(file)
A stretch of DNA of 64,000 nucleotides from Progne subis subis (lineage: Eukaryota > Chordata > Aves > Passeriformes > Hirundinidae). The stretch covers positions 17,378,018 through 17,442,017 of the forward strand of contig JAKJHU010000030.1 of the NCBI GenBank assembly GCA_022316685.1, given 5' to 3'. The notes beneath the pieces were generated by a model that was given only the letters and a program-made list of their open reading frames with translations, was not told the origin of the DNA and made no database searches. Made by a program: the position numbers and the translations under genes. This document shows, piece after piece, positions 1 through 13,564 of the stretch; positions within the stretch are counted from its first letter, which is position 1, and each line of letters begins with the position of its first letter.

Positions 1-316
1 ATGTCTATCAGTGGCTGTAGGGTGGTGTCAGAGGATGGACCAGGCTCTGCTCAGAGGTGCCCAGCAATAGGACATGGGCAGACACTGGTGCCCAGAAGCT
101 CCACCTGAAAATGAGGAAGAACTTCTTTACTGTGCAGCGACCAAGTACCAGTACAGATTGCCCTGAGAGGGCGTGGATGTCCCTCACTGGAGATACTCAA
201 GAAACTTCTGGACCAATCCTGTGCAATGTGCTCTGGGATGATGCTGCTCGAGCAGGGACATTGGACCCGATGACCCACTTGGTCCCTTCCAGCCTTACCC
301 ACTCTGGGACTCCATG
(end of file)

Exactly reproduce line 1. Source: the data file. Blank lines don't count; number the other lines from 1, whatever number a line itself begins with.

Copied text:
A stretch of DNA of 64,000 nucleotides from Progne subis subis (lineage: Eukaryota > Chordata > Aves > Passeriformes > Hirundinidae). The stretch covers positions 17,378,018 through 17,442,017 of the forward strand of contig JAKJHU010000030.1 of the NCBI GenBank assembly GCA_022316685.1, given 5' to 3'. The notes beneath the pieces were generated by a model that was given only the letters and a program-made list of their open reading frames with translations, was not told the origin of the DNA and made no database searches. Made by a program: the position numbers and the translations under genes. This document shows, piece after piece, positions 1 through 13,564 of the stretch; positions within the stretch are counted from its first letter, which is position 1, and each line of letters begins with the position of its first letter.